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Letter to Secretary Chu and Administrator Jackson


Location: Washington, DC

Today Energy and Commerce Committee Ranking Member Henry A. Waxman, Energy and Power Subcommittee Ranking Member Bobby L. Rush, and Communications and Technology Subcommittee Ranking Member Anna G. Eshoo sent letters to Department of Energy Secretary Steven Chu and EPA Administrator Lisa Jackson to request an update on efforts to improve energy efficiency in data centers across the county. Recent reports suggest that many data centers are consuming vast amounts of energy, wasting up to 90% of the electricity they pull off the grid.

September 27, 2012

The Honorable Steven Chu
U.S. Department of Energy
1000 Independence Avenue, SW
Washington, DC 20585

The Honorable Lisa Jackson
U.S. Environmental Protection Agency
Ariel Rios Building
1200 Pennsylvania Avenue, NW
Washington, DC 20460

Dear Secretary Chu and Administrator Jackson:

We are writing to request an update on the status of federal efforts to increase the energy efficiency of the tens of thousands of data centers across the country that store digital information and act as the foundation of the information industry.

According to a September 22, 2012, article in the New York Times, "[m]ost data centers, by design, consume vast amounts of energy in an incongruously wasteful manner."[1] The article explains that "data centers can waste 90 percent or more of the electricity they pull off the grid" because "[o]nline companies typically run their facilities at maximum capacity around the clock, whatever the demand."

These facilities consume a tremendous amount of electricity. In 2010, approximately 2% of all electricity used in the United States was consumed by data centers.[2] In addition, data centers frequently use diesel generators to provide backup power. These diesel generators can be the source of a significant amount of toxic air pollution.

The New York Times article examines incentives that may be contributing to the waste of huge amounts of energy. According to the article, since the early 1990's, the companies that operate these data centers have almost exclusively focused on avoiding crashes and maintaining service. As one former industry official explained, "A crash or slowdown could end a career."[3] An Electric Power Research Institute official noted that data center operators "don't get a bonus for saving on the electric bill. They get a bonus for having the data center available 99.999 percent of the time." Moreover, utilities may encourage this behavior with low electricity rates for these "prized customers" with "unvarying round-the-clock loads." According to the article, "[l]arge, steady consumption is profitable for utilities because it allows them to plan their own power purchases in advance and market their services at night, when demand by other customers plummets."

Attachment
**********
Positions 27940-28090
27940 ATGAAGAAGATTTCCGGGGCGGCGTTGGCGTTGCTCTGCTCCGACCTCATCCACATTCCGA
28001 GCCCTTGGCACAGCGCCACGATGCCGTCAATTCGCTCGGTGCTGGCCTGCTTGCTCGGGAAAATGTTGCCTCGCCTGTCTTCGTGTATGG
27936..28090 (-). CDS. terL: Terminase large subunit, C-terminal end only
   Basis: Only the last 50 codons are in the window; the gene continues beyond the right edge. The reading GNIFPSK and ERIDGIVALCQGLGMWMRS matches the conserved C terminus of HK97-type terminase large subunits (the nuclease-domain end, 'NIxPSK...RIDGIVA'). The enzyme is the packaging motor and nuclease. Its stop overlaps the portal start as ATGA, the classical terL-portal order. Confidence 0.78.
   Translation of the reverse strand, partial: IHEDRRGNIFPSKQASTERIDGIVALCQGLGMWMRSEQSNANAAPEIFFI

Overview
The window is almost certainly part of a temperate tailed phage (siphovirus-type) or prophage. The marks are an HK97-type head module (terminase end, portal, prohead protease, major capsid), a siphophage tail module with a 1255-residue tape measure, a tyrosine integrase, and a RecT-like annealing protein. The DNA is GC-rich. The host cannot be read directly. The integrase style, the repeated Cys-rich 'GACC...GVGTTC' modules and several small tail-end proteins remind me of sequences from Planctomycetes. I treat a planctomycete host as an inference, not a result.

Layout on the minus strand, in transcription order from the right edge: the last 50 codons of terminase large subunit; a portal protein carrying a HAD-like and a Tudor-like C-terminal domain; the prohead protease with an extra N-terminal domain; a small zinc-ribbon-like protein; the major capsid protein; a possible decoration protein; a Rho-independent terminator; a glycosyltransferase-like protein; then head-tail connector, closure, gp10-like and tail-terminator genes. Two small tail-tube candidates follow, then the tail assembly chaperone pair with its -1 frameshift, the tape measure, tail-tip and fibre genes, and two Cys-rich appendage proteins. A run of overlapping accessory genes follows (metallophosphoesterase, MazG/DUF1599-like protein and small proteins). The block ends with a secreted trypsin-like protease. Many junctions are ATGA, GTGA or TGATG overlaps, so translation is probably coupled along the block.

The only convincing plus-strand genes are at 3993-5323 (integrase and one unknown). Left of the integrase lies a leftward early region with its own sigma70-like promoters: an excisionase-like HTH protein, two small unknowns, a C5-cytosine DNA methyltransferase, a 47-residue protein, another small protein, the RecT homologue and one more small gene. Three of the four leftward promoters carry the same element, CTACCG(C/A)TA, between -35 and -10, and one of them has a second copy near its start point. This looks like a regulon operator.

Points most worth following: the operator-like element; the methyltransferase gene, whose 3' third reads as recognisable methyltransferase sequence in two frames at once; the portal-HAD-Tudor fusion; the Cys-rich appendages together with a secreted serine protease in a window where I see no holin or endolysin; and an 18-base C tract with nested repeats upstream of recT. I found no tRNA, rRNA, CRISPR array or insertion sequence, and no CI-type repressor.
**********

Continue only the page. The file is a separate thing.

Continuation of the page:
Increasing the energy efficiency of data centers could provide significant financial savings and pollution reduction benefits. In 2007, Congress realized the importance of this issue when it passed the Energy Independence and Security Act (EISA). Section 453 of the Act focused on improving the energy efficiency of data centers. It required the Department of Energy and the Environmental Protection Agency to jointly establish a voluntary national program to "advance the design and implementation of efficiency technologies" and "produce specifications, measurements, best practices, and benchmarks that will enable data center operators to make more informed decisions about the energy efficiency and costs of data centers."

We request that you provide us with a briefing on and detailed description of your efforts to improve the energy efficiency of data centers, including the status of implementation of section 453 of EISA.


Henry A. Waxman
Ranking Member

Bobby L. Rush
Ranking Member
Subcommittee on Energy and Power

Anna G. Eshoo
Ranking Member
Subcommittee on Communications and Technology

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